Free Guide: How Fidgets Improve Student Behavior & Focus
Research has shown that movement, namely fidgeting, improves executive functions, allowing people with ADHD to focus, learn, and remember more. Here are fidgets we love for school and work.
For a child with ADHD, trying to focus intently on a dry math lecture is not unlike stabbing small needles in his eyes. It hurts. Yet that same child may be able to hyperfocus for hours on a video game or comic book that grabs his attention.
“People who think ADHD means having a short attention span misunderstand what ADHD is,” says Kathleen Nadeau, Ph.D. “A better way to look at it is that people with ADHD have a disregulated attention system.”
“Like distractibility, hyperfocus is thought to result from abnormally low levels of dopamine, a neurotransmitter that is particularly active in the brain’s frontal lobes,” says Royce Flippin, co-author of The Diabetes Reset. “This dopamine deficiency makes it hard to ‘shift-gears’ to take up boring-but-necessary tasks.”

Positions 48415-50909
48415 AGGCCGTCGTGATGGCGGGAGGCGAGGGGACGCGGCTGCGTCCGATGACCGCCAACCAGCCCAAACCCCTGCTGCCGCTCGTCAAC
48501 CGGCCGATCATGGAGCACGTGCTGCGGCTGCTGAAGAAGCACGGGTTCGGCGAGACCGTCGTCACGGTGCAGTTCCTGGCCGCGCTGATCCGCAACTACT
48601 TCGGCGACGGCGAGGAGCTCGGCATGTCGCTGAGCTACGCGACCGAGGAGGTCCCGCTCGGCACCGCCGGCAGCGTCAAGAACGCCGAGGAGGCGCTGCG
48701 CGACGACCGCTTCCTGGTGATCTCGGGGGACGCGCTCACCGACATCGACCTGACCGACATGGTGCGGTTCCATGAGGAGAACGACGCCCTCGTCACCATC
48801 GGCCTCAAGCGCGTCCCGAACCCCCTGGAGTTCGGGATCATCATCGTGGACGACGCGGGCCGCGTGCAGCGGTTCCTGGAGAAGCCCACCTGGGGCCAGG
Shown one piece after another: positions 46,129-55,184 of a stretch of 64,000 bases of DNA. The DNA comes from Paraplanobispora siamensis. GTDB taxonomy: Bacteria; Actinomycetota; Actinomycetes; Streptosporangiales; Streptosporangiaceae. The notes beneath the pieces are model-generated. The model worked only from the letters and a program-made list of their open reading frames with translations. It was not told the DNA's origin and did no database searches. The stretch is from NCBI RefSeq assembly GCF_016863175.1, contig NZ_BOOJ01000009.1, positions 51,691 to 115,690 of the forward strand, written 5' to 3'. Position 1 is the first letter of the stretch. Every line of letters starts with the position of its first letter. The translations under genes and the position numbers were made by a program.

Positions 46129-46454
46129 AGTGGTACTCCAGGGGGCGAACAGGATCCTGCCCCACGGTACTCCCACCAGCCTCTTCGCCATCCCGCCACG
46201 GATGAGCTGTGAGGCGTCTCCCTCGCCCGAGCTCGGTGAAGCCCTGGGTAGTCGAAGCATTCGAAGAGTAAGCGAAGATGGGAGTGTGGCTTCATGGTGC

When insufficient dopamine hampers focus, there are tools designed to help people with ADHD tune into the things that aren’t naturally interesting (read: schoolwork). These tools — also called fidgets — help to balance levels of dopamine and norepinephrine, both of which regulate attention in the arousal center of the brain.
NOTE: This resource is for personal use only.